Benign Liver Tumours



What does the liver actually do?

The liver is a major organ that lies in the abdomen just beneath the ribs on the right side. It weighs around 1500 g and its major functions include

  1. Production of bile, which breaks down your food components into nutrients for absorption

  2. Converts the absorbed nutrients into various forms of energy

  3. Produces many hormones and vital proteins essential for the body

  4. Cleans up toxins present in your blood arising from metabolism and medications

  5. Helps control metabolism of fat and production of cholesterol

  6. Production of proteins essential for blood clotting

Liver Tumours

There are basically two types of tumors

  1. Benign or the non-cancerous tumors

  1. Malignant or Cancerous tumors

Benign Liver Tumours

Benign liver tumours are relatively common and are mostly without symptoms. They are usually found incidentally when an abdominal scan is done for other reasons. The common benign liver tumours include


  • The most common benign liver tumour in adults and children. The vast majority of hepatic haemangiomas are asymptomatic and most often discovered incidentally during imaging investigations for unrelated health concerns. They are more common in the right lobe of the liver than in the left lobe. Large cavernous haemangiomas may reach 8-10 cm in diameter.

  • They are thought to be congenital and may enlarge under the influence of oral contraceptives.  However, they usually regress when oral contraceptives are stopped. They can also grow during pregnancy

  • Usually they are asymptomatic, right upper abdomen pain / fullness is the most common symptom. The other symptoms may include jaundice, abdominal mass or early satiety due to pressure symptoms on the stomach

  • Rupture is rare but may occur spontaneously, following trauma or at the time of attempted biopsy

Hepatic Adenoma

  • Hepatic adenomas are rare, benign tumours. Approximately 90% of cases occur in females, mostly aged 15-45 years. They occur most often in women of childbearing age and are strongly associated with the use of oral contraceptives.

  • Usually asymptomatic but may cause slight abdominal pain in the upper abdomen and also bloating.

  • They can undergo cancerous transformation and also have the risk of rupture and present as an emergency.

Focal Nodular Hyperplasia

  • Focal nodular hyperplasia is the second most common tumour of the liver.

  • It is a benign condition of the liver that is often discovered incidentally on radiological investigation. It is more common in women.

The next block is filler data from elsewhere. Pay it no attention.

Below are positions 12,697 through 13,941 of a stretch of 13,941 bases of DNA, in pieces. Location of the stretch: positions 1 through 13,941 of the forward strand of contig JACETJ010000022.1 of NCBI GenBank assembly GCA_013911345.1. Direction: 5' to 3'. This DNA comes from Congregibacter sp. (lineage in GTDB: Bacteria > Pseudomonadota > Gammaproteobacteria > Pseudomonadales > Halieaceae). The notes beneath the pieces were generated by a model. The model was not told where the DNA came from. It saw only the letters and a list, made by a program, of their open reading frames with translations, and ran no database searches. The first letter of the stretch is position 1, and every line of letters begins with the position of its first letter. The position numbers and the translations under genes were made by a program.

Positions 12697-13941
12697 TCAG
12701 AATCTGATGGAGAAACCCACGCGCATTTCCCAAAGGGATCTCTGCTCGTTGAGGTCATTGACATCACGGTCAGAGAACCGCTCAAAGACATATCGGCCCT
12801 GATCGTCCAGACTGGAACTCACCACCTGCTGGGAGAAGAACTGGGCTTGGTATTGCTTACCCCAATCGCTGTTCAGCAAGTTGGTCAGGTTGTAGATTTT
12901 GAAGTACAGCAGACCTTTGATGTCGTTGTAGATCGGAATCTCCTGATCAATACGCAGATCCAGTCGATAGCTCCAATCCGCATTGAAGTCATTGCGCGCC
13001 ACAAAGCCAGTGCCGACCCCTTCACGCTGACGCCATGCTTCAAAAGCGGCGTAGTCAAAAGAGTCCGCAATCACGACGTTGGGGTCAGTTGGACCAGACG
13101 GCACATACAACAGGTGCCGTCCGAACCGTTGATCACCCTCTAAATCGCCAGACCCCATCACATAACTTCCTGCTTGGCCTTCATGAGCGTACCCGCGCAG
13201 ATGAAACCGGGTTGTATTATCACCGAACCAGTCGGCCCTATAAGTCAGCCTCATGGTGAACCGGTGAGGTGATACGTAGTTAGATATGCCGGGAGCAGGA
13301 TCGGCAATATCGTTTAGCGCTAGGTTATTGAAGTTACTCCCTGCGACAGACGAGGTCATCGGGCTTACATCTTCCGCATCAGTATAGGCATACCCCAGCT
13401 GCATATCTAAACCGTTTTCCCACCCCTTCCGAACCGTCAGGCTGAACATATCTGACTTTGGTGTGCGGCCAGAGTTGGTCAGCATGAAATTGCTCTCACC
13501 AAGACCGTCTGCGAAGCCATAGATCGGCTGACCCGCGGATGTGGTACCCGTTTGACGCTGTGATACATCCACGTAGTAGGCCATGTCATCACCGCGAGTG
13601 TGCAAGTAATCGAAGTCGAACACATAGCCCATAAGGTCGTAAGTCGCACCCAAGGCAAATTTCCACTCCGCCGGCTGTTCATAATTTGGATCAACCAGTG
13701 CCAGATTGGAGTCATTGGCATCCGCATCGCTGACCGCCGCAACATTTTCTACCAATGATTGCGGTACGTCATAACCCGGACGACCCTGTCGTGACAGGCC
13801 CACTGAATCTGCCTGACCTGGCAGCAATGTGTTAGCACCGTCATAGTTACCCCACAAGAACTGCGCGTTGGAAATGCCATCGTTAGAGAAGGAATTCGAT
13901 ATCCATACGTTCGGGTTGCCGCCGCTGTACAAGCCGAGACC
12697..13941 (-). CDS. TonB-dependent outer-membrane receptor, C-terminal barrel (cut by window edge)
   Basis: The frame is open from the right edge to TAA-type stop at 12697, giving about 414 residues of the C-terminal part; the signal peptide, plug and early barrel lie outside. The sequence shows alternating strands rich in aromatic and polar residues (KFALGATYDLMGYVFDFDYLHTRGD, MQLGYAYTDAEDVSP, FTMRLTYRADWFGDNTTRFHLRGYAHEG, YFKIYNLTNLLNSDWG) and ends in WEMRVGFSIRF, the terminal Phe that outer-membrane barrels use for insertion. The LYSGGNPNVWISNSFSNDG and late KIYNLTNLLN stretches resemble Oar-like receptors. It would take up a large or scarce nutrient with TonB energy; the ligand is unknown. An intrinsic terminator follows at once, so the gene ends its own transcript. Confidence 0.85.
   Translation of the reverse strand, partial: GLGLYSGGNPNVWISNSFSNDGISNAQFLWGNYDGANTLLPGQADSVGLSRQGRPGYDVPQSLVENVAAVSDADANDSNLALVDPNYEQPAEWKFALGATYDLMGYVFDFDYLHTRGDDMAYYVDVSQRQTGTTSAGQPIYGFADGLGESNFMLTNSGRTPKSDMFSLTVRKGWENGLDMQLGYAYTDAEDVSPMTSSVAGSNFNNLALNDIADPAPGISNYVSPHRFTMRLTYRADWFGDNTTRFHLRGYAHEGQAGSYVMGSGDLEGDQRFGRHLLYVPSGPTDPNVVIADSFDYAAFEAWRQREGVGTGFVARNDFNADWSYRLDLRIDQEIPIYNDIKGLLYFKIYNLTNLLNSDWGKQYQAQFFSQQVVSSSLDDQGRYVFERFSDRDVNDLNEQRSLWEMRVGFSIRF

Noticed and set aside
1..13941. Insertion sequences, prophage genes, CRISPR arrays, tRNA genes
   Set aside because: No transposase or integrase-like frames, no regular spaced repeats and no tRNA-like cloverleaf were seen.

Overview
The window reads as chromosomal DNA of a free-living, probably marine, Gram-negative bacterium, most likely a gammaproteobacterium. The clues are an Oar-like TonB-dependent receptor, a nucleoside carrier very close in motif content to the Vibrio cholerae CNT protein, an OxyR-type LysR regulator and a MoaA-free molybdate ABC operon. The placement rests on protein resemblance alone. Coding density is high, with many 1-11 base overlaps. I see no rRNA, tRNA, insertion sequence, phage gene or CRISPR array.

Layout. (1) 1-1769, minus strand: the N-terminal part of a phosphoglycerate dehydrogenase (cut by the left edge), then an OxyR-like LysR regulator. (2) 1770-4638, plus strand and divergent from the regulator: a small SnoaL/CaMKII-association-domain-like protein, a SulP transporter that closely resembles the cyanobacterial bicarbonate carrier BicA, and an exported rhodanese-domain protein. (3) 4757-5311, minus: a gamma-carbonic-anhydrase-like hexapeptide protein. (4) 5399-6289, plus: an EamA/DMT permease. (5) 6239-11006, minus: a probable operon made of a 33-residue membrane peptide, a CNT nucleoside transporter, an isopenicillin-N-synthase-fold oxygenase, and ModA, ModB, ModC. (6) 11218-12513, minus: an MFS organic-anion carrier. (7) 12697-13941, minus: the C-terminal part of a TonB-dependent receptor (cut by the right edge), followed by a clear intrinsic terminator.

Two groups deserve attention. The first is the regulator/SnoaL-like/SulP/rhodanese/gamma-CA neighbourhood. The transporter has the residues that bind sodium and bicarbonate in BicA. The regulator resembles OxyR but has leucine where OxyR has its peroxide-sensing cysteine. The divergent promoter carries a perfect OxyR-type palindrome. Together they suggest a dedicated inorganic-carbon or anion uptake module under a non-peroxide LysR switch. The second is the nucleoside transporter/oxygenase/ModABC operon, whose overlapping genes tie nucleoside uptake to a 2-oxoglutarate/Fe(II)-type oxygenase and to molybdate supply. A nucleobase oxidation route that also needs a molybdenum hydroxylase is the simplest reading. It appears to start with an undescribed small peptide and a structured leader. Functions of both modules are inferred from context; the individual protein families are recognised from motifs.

• It is not prone to cancerous change

  • It is rarely symptomatic and surgical intervention is almost never required. However, symptomatic focal nodular hyperplasia does occur, may have rapid growth and may require resection

Diagnosis of Benign Liver tumors

Blood Tests

Blood tests are almost always normal in patients with benign liver tumours.

Ultrasound scan abdomen

These tumours have characteristic appearance on ultrasound scans. Most of the time, small tumours without symptoms can be followed up with ultrasound scans

CT scans and MRI scans

These tests would add more information than from an ultrasound abdomen, they would let your doctor know the exact location, size and charateristics of the tumour. They will also help your doctor in differentiating between the various types of tumours.

Liver Biopsy

Here a fine needle in passed into your liver under local anesthesia under ultrasound guidance and tissue samples are taken from suspected tumours or abnormal areas, This test carries a small risk of bleeding from the liver and thus is usually done only when really needed. .

Management of Benign Liver Tumours:

Most of the benign liver tumours can be observed and followed up as long as they are small and don’t cause any symptoms or discomfort

Enlarging or Giant Hemoangiomas and those that significant symptoms due to their shear size need to be removed. Those tumours, if they are in a location that predisposes them to bleed, they need to be removed as well.

Hepatic adenomas may regress once oral contraceptives are stopped. They have a risk of rupture, bleed or cancerous change. Hence they need to be followed up closely. If they cause symptoms or if they are enlarging, they need to be removed.

Most of these focal nodular hyperplasias can be followed because they rarely cause problems.

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